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<2010 June>

More Links

# Monday, 21 June 2010
A Look at the New Land Ownership Maps on
Posted by Diane

Subscription genealogy site recently added a collection of US land ownership maps—about 1,200 county land ownership atlases digitized from microfilmed at the Library of Congress. The atlases come from 20 states and date between 1860 and 1918.

Maps show land parcels labeled with owners’ names. They vary in appearance depending on when and where they were published. This one shows Van Buren Township, Ind., in 1914.

You can search the collection by state, county, year or owner’s name. When you click to view an image, it may take awhile to hunt for the name you need (use the magnifying glass in's record viewer to enlarge the image).

Once you find a relative's parcel, look at the other names. You may see names of people who’ve appeared as witnesses on family documents, or families who’ve married into yours. If you can determine when your ancestor purchased the land, you can contact the county (usually, the county clerk or the recorder's office) to request a deed of sale.

It helps to have a good idea of where an ancestor lived and when he owned land before you search this database. The maps offer no identifying information about the landowners, so if you just search on an ancestor to see if he shows up, you may have a hard time deciding if a match is the right person.

The M. Reuter who owns land at the top of the above map may be a relative of mine (I’m guessing my great-grandfather’s brother).

I found the family in the 1920 census ...

but then I realized I have other work I need to get done today. I’ll let you know what I find out about this.

In the mean time, you can learn more about how to find your ancestors' land records in these resources from Family Tree Magazine: | Land records
Monday, 21 June 2010 13:38:46 (Eastern Daylight Time, UTC-04:00)  #  Comments [0]
# Friday, 18 June 2010
Genealogy News Corral: June 14-18
Posted by Diane

  • FamilySearch has added records from Brazil, Canada, Czech Republic, Guatemala, Mexico, Spain, and the United States to its Record Search Pilot site and Beta Search site. US additions include indexes to the 1910 census for several states, Massachusetts death records, Minnesota probate court wills.
  • Michigan residents can access state history-related documents (such as personal narratives, memoirs, pamphlets and political speeches) and historical essays through Gale’s collection Michigana, Sources in U.S. History Online, available as part of Michigan eLibrary. (Some eLibrary material is accessible to only those who log in with a Michigan library card, driver’s license or state ID.)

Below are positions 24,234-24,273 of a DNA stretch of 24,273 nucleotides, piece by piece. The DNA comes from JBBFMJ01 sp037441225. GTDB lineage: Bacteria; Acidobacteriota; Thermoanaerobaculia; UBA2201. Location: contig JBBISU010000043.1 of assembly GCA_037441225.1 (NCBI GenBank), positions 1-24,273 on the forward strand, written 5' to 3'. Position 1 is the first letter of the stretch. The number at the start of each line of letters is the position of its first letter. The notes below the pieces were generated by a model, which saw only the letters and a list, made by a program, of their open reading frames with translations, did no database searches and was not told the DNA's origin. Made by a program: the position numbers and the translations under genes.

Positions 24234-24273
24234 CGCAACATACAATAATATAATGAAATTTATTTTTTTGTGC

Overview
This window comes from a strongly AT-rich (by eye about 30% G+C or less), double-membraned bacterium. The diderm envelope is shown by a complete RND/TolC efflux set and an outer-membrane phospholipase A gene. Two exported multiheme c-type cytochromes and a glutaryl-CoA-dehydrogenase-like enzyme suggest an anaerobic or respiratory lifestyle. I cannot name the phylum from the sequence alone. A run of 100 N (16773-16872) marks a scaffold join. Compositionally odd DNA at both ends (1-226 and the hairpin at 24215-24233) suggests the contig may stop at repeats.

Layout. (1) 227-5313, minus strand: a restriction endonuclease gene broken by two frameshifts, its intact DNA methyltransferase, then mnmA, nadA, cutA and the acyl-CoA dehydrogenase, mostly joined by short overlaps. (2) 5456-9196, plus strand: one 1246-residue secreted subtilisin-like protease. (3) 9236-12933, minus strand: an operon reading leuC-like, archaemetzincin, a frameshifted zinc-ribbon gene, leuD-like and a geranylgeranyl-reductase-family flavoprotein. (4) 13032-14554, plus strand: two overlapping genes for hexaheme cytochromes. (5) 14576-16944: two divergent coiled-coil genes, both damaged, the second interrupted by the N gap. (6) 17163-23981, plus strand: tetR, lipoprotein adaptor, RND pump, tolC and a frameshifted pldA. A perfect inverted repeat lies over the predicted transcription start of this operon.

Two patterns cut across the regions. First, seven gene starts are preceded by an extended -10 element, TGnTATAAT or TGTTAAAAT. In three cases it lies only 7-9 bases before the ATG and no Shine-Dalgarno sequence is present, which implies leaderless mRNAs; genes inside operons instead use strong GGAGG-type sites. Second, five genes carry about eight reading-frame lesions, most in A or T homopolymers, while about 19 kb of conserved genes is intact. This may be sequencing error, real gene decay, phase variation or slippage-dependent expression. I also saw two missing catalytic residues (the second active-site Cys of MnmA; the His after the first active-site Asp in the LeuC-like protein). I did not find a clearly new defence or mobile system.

FamilySearch | Genealogy Web Sites | UK and Irish roots
Friday, 18 June 2010 14:55:30 (Eastern Daylight Time, UTC-04:00)  #  Comments [1]
Make a Family History Book
Posted by Grace

Have you thought about creating a book about your family but didn't know where to start? One of our new Family Tree University classes, Creating a Family History Book, takes you step-by-step through the process!

Instructor Nancy Hendrickson gives you advice for determining a theme, collecting the information you need for the book and putting the whole thing together. She's also got tips for great family interviews:
Anecdotes are the heart and soul of interviews—they are those wonderful little stories we all love reading. But how do you get those anecdotes? Author John Brady writes, "If he says, 'I owe my 40 years of marriage to absolute understanding and compatibility,' ask him, 'What do you mean by understanding and compatibility? Can you give me some examples?'"
Asking follow-up questions is important because it lets the subject know you're genuinely curious and interested in what they’re saying. Although you have a prepared list of questions, don't be afraid to follow one of your subject's comments off into unexpected territory. 
If this is your first interview, you may feel nervous and awkward. Take heart. You'll improve with practice. When you think the interview is over, ask one last question: "Is there anything else I should have asked you?" You'll be surprised at the great information this question elicits.